Ten NHL teams have chosen to buy out one of their players this offseason, but the Vancouver Canucks aren’t one of them.
At least, not yet.
On the surface, it’s a curious move. After all, the Canucks are suffering a salary cap crunch, with Benning admitting that he was going to try to shed salary.
“We’re going to just have to decide what players that we want to sign here going forward. And other players maybe can move on and recover draft picks. That’s the circle of life in our business,” Benning said at his end-of-season media availability last month.
“I’ve already started talking to GMs on the weekend,” he said in an interview with Sportsnet 650 on September 8. “I’ve had a couple calls this morning. I’m going to continue to touch base with all the GMs in the league and just try to figure out what the marketplace looks like, if we’re able to move money out, what it looks like. I’m going to be active in that market if we can be.”
Needless to say, the Canucks did not recover any draft picks. They also weren’t able to move out salary in a trade. In fact, they’ve done just the opposite, adding Nate Schmidt and his $5.95 million cap hit for a third-round pick — though that was a positive move for the team.
The only salary-shedding that’s taken place has been in the form of losing free agents to other teams. Jacob Markstrom and Chris Tanev are now members of the Calgary Flames, getting money and term that was too rich for the Canucks to afford. They also lost Tyler Toffoli (Montreal) and Troy Stecher (Detroit), who signed elsewhere for reasonable money and term.
The Canucks appear to be nearly done with their offseason tinkering, but there’s still one major move left to be made.
Jake Virtanen is the lone unsigned restricted free agent left, among Canucks regulars. He has an arbitration date set for next week, on October 28, with the team and player ideally coming to an agreement before then.
Whenever Virtanen signs, it will put the team over the salary cap, even if they decide to send players like Loui Eriksson or Sven Baertschi to the minors.
There’s the potential for Micheal Ferland to go on long term injury reserve, saving $3.5 million on the cap, but they likely won’t have that assurance before camp. If Ferland tries to play again, and that seems likely, the Canucks will need to prepare for next season with his money on the books. And they’ll need to shed some salary.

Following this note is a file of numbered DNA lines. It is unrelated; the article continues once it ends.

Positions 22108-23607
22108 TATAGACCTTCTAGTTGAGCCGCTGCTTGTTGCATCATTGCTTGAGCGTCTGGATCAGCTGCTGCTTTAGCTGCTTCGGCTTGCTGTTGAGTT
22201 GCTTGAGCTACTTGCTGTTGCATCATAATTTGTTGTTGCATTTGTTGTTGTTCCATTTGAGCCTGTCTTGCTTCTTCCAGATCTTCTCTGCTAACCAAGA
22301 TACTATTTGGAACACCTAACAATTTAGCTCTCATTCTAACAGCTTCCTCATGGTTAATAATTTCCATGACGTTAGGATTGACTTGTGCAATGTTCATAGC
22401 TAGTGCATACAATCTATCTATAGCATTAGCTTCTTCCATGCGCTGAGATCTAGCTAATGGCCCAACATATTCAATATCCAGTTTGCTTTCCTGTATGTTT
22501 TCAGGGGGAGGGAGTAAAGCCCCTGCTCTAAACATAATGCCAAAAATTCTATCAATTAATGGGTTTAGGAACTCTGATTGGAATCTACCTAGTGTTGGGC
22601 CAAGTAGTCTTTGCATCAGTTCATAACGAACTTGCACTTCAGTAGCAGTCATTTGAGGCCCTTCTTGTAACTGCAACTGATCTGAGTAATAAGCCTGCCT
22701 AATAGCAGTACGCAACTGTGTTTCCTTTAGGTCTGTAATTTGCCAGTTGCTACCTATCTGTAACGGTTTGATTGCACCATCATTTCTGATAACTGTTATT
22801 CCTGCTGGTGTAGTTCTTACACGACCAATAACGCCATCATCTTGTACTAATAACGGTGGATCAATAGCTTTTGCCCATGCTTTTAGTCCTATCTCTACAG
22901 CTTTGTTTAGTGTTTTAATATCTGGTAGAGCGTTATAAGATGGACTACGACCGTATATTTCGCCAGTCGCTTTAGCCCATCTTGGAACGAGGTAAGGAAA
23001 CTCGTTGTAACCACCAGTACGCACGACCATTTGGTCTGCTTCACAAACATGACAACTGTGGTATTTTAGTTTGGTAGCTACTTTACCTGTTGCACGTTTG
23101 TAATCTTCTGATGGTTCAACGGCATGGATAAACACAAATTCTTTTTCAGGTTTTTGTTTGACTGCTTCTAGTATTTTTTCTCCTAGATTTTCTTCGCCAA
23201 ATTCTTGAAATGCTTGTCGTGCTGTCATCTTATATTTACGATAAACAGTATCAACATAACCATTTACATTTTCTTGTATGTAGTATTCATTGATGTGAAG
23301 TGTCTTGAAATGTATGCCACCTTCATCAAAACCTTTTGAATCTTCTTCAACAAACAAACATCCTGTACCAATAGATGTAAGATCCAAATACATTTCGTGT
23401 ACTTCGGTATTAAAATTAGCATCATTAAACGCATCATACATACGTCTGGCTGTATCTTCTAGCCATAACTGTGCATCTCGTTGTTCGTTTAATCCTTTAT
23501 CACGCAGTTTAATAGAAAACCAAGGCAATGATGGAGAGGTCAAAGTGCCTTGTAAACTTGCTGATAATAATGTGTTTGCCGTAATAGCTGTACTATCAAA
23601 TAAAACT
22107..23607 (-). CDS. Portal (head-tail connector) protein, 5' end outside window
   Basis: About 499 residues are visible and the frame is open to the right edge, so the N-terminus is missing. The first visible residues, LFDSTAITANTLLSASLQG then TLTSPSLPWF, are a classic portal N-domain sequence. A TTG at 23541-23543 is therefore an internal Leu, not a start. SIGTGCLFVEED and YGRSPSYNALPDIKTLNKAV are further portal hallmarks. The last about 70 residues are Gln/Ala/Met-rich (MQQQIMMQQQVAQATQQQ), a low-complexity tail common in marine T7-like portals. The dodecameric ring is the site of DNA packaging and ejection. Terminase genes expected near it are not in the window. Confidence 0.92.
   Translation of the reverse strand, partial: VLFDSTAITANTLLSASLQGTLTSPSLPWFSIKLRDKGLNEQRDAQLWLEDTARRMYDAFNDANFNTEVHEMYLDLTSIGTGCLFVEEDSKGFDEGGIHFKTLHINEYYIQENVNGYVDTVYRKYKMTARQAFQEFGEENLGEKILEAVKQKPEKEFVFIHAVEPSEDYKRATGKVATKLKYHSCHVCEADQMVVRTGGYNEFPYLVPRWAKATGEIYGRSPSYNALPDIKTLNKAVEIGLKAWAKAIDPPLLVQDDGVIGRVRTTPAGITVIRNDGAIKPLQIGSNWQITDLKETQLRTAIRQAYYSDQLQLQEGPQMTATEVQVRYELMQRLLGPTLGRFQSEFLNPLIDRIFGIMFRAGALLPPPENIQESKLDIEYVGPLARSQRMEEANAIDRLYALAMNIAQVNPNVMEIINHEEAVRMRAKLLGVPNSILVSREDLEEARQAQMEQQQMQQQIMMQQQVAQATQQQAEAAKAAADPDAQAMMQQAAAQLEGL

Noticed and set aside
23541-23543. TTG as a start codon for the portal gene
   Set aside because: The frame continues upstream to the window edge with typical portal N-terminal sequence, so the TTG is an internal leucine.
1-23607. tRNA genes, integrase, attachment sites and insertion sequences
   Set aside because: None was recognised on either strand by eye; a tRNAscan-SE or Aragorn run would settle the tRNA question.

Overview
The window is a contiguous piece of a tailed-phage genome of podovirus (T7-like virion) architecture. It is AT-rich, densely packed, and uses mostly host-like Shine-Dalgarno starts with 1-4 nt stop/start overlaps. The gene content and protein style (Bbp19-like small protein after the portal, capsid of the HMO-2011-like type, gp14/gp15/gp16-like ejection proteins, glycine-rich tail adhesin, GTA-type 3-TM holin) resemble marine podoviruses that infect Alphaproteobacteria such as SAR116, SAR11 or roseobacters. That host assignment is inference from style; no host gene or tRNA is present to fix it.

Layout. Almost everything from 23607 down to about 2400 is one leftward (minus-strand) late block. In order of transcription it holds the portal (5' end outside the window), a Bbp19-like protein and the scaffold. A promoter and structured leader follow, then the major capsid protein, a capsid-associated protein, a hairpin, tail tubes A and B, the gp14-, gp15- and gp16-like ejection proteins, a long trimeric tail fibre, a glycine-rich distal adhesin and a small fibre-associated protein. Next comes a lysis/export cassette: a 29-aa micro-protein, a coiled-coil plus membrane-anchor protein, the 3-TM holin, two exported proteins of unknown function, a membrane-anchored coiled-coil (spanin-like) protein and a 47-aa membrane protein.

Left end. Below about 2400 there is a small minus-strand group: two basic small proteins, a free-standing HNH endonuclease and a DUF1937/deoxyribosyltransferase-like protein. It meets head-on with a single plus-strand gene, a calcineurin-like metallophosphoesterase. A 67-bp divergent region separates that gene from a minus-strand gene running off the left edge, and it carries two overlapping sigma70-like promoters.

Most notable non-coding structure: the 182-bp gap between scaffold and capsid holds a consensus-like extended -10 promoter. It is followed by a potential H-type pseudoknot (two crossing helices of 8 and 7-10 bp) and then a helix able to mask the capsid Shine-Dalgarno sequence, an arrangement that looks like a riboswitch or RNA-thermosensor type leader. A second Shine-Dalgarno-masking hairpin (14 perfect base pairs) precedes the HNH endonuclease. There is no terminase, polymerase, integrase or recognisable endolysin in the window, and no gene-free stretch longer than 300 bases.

The Canucks would surely like to move one of their many undesirable contracts, but that would necessitate adding a sweetener in the form of a draft pick to get it done. They could move a player like Virtanen or Tanner Pearson in a trade to save money, but that would make them paper thin at forward.
Then there’s another option: a buyout.
While the regular buyout window has come and gone, the Canucks will have one more opportunity to rid themselves of a contract whenever Virtanen signs — whether that gets decided in arbitration or both sides settle on a deal beforehand, according to CapFriendly.com.
Teams that have a player that files for arbitration are allowed to perform a buyout outside of the regular window, in order to become cap compliant. That window will open three days after Virtanen signs, for a period of 48 hours. The catch is that the player being bought out needs to have a cap hit of at least $4 million.
Because the structure of Eriksson’s deal is virtually buyout proof, that makes Brandon Sutter the lone buyout candidate.
Buyouts aren’t a get-out-of-jail-free card, as two-thirds of the remaining contract value counts against the cap, spread out over twice the remaining term left.
For Sutter, this means his cap hit would drop from $4.375 million to $2.042 million next season. The catch is that instead of being done with Sutter’s contract forever after next season, the Canucks would add $1.167 million of dead money on their books for the 2021-22 season — a year in which they need to give big raises to Elias Pettersson and Quinn Hughes.
But given the options available to the Canucks at this point, buying out Sutter may still be the most palatable.
The below roster has a cap hit of $80,981,878, leaving the Canucks with just $518,122 of cap space. It also assumes the following:
- Virtanen signs a team-friendly $2.5 million contract
- Baertschi gets sent to the AHL again
- Jayce Hawryluk, Zack MacEwen, Brogan Rafferty, and Olli Juolevi earn roster spots
The above roster would still allow room for an affordable free agent defenceman, provided the cap hit is below $1 million.